Tuesday, 25 February 2014

A Ringing Week

Bird ringing has been a hobby of mine since the end of last summer. I started my training at Abbotsbury Swannery with ringing trainer Steve Hales.
For non-birdy people the Swannery is actually home to a lot more birds than just swans. Some of these birds live here but a lot of them are just passing through, feeding up or roosting for the night before they continue their long migrations.  A large part of the site is covered with reedbeds with most being inaccessible to the public.  It was here where I was to spend many autumn evenings learning to ring.

An Evening at Abbotsbury Swannery

My first day as a trainee is one I will take with me forever.  I remember feeling slightly nervous, maybe apprehensive. What if I didn't like it?! I had wanted to go bird ringing ever since I had seen it for the first time at the Kingcombe Centre (West Dorset) 3 years ago but had never had the chance to go out until now. The first bird we caught was the first I was to ring... so my first bird?!  A young male blackcap (and I loved it!).

So a few hundred swallows and wagtails later here I am back in East Dorset hoping to find other ringers to go out with.  Last week I managed to find two, so I was lucky enough to go out three times to two beautiful locations, both bringing an abundance of 'new' birds for me. By 'new' I mean species that I have not ringed before. This included goldcrest, lesser redpoll, nuthatch, siskin, treecreeper and great spotted woodpecker.

One of the locations was Manor Farm in Hampshire.  I have been here once before to ring and it is a stunning place, especially at sunrise.  You may know the farm from the BBC series Wartime Farm featuring Ruth Goodman. It is a relatively small site with a farmyard supporting a good number of sparrows and large grazing fields where birds such as blackbird, redwing, pigeons and various species of gulls may be found. There are a lot of hedgerows and a small orchard attracting smaller passerines such as finches, tits and (gold)crests.  On this particular day we were targeting redwing.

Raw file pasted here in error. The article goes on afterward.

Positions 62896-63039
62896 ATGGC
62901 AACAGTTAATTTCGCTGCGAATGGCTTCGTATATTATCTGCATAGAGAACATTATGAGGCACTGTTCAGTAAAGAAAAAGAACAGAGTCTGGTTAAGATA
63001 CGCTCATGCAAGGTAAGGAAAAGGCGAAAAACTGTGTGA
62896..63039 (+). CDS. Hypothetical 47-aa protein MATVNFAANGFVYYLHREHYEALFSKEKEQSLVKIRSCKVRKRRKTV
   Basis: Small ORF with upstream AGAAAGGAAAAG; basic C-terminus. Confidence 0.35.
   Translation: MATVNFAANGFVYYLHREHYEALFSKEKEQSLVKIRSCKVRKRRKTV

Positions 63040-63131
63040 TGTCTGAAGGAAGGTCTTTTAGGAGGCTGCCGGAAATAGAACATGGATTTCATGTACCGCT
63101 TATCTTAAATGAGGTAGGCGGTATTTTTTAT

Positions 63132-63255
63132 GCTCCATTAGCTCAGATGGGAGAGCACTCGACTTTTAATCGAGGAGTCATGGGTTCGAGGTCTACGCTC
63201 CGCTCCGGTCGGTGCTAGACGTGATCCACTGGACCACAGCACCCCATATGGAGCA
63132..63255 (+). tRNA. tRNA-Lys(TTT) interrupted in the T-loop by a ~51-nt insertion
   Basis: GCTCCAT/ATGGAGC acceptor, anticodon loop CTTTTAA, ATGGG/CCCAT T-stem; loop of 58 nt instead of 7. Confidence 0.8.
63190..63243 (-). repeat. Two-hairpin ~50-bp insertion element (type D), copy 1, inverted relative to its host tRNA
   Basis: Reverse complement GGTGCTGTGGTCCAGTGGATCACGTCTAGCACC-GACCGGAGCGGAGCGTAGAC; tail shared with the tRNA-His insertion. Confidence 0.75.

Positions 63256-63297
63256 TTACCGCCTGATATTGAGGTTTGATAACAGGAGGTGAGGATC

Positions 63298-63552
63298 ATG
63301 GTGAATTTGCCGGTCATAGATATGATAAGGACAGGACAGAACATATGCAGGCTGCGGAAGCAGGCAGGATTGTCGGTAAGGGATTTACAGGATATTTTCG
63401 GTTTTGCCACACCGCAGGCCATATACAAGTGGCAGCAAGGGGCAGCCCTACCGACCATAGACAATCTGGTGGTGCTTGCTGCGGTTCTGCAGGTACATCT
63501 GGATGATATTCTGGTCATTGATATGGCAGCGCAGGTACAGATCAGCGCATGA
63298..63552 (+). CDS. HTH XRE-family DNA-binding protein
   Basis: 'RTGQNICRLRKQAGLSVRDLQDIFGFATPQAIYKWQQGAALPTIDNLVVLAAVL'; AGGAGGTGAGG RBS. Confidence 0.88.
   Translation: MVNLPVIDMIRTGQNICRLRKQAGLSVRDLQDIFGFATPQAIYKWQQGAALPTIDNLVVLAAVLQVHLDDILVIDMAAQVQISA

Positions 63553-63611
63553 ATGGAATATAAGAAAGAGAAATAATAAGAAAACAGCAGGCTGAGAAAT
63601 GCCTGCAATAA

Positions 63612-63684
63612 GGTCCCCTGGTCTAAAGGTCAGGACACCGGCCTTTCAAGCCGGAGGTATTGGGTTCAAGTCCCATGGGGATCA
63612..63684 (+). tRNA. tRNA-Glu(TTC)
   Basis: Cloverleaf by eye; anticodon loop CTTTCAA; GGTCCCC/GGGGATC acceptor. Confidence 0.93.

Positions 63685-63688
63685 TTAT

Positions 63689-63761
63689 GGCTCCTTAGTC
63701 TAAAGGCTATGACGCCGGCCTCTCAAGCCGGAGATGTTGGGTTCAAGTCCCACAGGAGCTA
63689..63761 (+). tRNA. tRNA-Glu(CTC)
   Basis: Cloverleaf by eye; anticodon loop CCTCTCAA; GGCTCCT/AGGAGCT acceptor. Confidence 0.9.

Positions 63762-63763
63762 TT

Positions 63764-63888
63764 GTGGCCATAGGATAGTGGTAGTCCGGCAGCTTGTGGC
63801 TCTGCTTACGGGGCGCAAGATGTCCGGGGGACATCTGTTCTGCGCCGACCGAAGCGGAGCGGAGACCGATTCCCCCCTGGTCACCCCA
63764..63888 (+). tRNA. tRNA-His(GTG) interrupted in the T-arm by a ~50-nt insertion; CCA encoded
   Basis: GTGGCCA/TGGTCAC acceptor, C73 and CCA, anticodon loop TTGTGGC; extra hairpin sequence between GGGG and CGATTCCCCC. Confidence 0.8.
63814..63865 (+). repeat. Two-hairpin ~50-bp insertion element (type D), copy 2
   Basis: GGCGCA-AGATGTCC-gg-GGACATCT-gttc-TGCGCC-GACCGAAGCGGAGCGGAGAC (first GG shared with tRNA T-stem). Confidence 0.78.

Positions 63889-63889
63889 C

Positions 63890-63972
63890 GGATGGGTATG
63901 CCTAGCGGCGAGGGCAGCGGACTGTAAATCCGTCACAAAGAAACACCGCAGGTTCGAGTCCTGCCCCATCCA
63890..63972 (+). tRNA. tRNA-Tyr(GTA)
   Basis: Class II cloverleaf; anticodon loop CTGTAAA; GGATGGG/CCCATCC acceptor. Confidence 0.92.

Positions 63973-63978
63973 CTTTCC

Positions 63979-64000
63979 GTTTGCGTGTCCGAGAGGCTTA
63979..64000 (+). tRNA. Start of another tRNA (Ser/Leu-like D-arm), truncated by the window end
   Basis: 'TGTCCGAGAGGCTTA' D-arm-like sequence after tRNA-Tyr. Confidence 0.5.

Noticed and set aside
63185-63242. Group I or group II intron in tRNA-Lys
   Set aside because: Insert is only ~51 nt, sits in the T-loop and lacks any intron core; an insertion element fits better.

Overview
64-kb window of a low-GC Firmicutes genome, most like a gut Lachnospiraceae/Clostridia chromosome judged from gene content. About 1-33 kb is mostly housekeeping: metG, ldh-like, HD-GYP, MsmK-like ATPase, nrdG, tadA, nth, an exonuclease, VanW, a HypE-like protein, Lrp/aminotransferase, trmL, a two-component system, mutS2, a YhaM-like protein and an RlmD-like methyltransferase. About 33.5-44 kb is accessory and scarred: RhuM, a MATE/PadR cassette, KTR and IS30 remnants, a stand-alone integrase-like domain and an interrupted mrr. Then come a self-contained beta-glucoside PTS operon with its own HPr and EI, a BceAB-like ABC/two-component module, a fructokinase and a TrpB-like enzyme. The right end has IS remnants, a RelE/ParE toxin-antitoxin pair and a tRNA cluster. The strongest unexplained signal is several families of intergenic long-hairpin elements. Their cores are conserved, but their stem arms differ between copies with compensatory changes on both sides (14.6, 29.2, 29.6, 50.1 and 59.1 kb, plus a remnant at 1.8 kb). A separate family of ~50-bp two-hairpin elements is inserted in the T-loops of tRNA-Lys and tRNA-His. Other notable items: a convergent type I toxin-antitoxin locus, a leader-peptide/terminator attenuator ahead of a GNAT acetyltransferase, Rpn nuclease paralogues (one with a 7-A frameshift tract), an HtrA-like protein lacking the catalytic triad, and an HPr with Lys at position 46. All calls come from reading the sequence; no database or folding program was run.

Redwing @ Manor Farm. Photo by Rob Skinner.

My personal favourite though, and a 'first' for me...

A Goldcrest (male).
He chose to stick around for a little while before flying off.

For the other two sessions I was based at Blashford Lakes, a Hampshire Wildlife Trust reserve on the edge of the New Forest. I would highly recommend this place to anyone who has a slight interest or respect for birds.  It is just incredible; so full of life, especially at this time of the year and the dawn chorus is like nothing else you have ever heard.  I have visited quite regularly over the last 4 years and I have seen a lot of birds there that I have never seen before.  This makes it a very exciting place for me to be ringing and it certainly didn't let me down last week. By the end of my first day ringing there we had lesser redpoll, mealy redpoll, and siskin on our list.  On the second day I got to ring great spotted woodpecker, nuthatch and treecreeper. All very beautiful birds in the hand, even if the woodpeckers are trying to tear your hands to shreds!

Wednesday, 5 February 2014

The Beginning

I have been meaning to start this blog for a good few months now.  The idea and title came to me on a sunny day last year as I wandered around Weymouth Harbour in Dorset.  I was watching a herring gull fishing for crabs, carefully scooping them up in his beak before smashing them into tiny pieces on the wooden walkways.
I find animal behaviour fascinating and it's something I come across very regularly, every day in fact with the career I am trying to pursue (conservation). I wanted somewhere where I could record and share these fascinating little moments with wildlife.
So here it is my very own Little Nuggets of Nature Blog and my first Nugget from today:

A Great Spotted Woodpecker.  I have only ever seen these birds clinging to tree trunks, bird feeders or branches but today I saw my first one on the ground.  They don't look natural on the ground at all. A striking black, white and red bird is not hard to see when out in the open, nor is it easy to miss when its stride is an awkward hop.  This bird appeared to be feeding on something amongst a jovial of dunnock. Once content it took flight and headed towards me.  I was lucky enough to catch a good glimpse of the bird as it flew past, it was carrying an acorn!